Inexpensive 'Smell Test' Could Help Diagnose Alzheimer's and Parkinson's Diseases


Diagnosing neurological illness is a lengthy, complex, and expensive process. But one surprising test might soon help to speed things up. A series of recent studies has found that checking patients' sense of smell could help identify Parkinson's and Alzheimer's diseases.

Doctors have known about the link between olfactory (smell-related) dysfunction and neurological diseases for a long time now. Their patients with Parkinson's and Alzheimer's disease often report losing some or all of their ability to smell.

Davangere Devanand is a neurology and psychiatry expert at Columbia University who has spent years investigating this poorly understood connection. In his latest paper on the subject, published last year in the American Journal of Geriatric Psychiatry, Devanand found ample evidence to support doctors' and patients' stories. In many adults, he wrote, anosmia could be seen as a reliable predictor of Alzheimer's disease.

"It's important, not just because it's novel and interesting and simple but because the evidence is strong," Devanand told Scientific American. "In the past, most neurologists thought, 'Maybe there's something there statistically in a paper, but it's a bit flaky.'"

A paper published this month in the journal Lancet Neurology came to a similar conclusion, proposing a single, as-yet-undetermined root cause of anosmia in both illnesses.

Paper author Richard Doty is also the creator of the University of Pennsylvania Smell Identification Test (UPSIT), which asks patients to scratch and sniff 40 different odors. The results are instantaneous, and at $26.95, it's a far cheaper starting point than brain scans.

Neurologist G. Webster Ross of the Veterans Affairs Pacific Islands Health Care System says the test can be a strong negative predictor of neurological issues as well. "If a person scores very well on a smell identification test, then you can be pretty sure they're not going to have Parkinson's, at least within the next four years," he told Scientific American.

It's important to keep in mind that neurological disease is far from the only condition associated with anosmia. Our sense of smell naturally begins to grow duller as we age, and the most common cause of temporary or permanent anosmia is none other than the common cold. So if you can't smell your favorite perfume today, don't panic just yet.

[h/t Scientific American]

FDA Recalls Thyroid Medications Due to Contamination Risk


Hypothyroid medications manufactured by Westminster Pharmaceuticals have been recalled after it was discovered that one of the company’s Chinese suppliers failed to meet U.S. Food and Drug Administration (FDA) standards, CNN reports.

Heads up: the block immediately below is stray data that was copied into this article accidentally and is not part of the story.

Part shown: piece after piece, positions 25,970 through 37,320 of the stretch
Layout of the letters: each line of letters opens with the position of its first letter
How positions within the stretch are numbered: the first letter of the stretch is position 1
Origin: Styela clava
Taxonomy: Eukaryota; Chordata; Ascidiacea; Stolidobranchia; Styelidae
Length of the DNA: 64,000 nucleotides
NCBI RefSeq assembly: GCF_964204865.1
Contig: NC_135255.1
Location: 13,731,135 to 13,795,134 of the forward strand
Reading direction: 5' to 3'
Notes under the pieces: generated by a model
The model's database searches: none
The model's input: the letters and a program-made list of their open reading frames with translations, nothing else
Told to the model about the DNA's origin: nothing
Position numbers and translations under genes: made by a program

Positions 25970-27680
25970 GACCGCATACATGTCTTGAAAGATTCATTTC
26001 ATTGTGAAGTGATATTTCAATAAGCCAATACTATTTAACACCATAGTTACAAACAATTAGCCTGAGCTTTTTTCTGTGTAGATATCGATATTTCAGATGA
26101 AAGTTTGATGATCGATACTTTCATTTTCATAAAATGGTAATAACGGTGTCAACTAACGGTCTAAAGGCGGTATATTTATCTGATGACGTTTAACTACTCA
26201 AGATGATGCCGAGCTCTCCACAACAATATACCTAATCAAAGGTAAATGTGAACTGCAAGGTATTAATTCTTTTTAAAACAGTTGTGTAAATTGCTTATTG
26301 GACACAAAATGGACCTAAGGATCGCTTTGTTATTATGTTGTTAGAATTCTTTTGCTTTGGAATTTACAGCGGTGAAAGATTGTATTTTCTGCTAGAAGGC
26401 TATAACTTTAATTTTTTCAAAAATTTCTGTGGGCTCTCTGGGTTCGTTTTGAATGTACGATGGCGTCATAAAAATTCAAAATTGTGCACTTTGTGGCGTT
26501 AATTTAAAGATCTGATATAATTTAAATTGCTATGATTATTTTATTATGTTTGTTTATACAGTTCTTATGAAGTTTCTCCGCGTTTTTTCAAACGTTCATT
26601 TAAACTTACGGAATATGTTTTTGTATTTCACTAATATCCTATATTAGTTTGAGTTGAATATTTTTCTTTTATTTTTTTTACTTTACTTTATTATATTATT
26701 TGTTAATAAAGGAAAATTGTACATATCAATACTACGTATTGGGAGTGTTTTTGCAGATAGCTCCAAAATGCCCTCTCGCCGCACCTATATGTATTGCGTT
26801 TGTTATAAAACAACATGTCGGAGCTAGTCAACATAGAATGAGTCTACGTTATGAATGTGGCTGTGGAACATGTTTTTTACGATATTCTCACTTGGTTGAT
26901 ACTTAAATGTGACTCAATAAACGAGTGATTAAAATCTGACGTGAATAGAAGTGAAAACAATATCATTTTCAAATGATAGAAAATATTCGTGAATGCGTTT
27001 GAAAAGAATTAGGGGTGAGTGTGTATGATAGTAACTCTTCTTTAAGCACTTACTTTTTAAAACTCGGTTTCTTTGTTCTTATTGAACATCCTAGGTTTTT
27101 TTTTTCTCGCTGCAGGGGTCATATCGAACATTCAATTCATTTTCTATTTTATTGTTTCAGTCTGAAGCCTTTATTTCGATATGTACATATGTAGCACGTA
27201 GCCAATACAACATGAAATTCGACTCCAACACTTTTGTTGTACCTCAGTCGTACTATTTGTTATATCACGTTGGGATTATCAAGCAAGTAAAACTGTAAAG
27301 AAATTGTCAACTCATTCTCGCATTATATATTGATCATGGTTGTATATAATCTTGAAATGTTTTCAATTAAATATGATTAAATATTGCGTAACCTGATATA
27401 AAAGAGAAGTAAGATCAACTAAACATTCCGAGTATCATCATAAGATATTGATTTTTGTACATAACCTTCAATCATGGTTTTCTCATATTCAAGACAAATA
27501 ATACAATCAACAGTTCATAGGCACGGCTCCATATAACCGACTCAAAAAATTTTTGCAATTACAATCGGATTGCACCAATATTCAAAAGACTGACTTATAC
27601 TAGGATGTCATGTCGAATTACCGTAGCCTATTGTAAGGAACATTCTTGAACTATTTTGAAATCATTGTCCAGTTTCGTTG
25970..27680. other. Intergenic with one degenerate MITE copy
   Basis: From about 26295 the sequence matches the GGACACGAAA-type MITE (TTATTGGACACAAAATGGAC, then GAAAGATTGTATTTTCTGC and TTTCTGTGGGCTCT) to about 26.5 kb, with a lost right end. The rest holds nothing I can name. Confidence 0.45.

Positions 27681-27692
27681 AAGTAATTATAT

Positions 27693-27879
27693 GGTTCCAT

The oral tablets contain levothyroxine (LT4) and liothyronine (LT3), which are both synthetic hormones used to treat thyroid conditions.

The medicine was recalled as a precaution after it was discovered during a 2017 FDA inspection that the Chinese supplier in question, Sichuan Friendly Pharmaceutical Co., was not practicing good manufacturing practices.

However, patients with serious thyroid conditions shouldn’t throw out their pills just yet. No adverse effects from the medication have been reported, and the risk of not taking the medication outweighs the risk of taking a recalled pill.

According to the FDA, “Because these products may be used in the treatment of serious medical conditions, patients taking the recalled medicines should continue taking their medicine until they have a replacement product.”

For more information on the specific lots and products in question, visit the FDA’s website.

[h/t CNN]

A 'Zombie Gene' Might Be the Reason Elephants Rarely Get Cancer


When it comes to cancer rates in the animal kingdom, elephants are an anomaly. As Popular Science notes, cancer should be more common among larger species, but with elephants, that simply isn’t the case. Only about 5 percent of elephants die from cancer, compared to 11 to 25 percent of humans.

In a new study, published in Cell Reports, University of Chicago researchers found what’s believed to be the genetic source of elephants’ cancer immunity. Elephants, like all mammals, have a gene called LIF that is known to suppress tumors. Humans have one copy of this gene, but elephants have 10 copies, which have developed over 80 million years of evolution. However, only one of those copies, called LIF6, is functional in elephants.

The other LIF copies are essentially dead because they lack a specific piece of DNA to make them function. At some point during the evolutionary process, the LIF6 gene copy turned back on, but scientists don’t know why or when this occurred. This “zombie gene” helps kill mutated cells, in true Night of the Living Dead fashion.

“This reanimation of LIF6 occurred perhaps over 59 million years,” Joshua Schiffman, who studies cancer in elephants but was not involved in the study, told Popular Science. “That’s an amazingly long period of time for nature to modify and perfect an anticancer mechanism.”

Scientists aren’t yet sure how this could be applied to cancer research in humans, but they say it’s a promising start and a creative approach to the problem. While these findings are still fresh and need to be duplicated, it raises the possibility of creating a drug that mimics the function of LIF6.

[h/t Popular Science]


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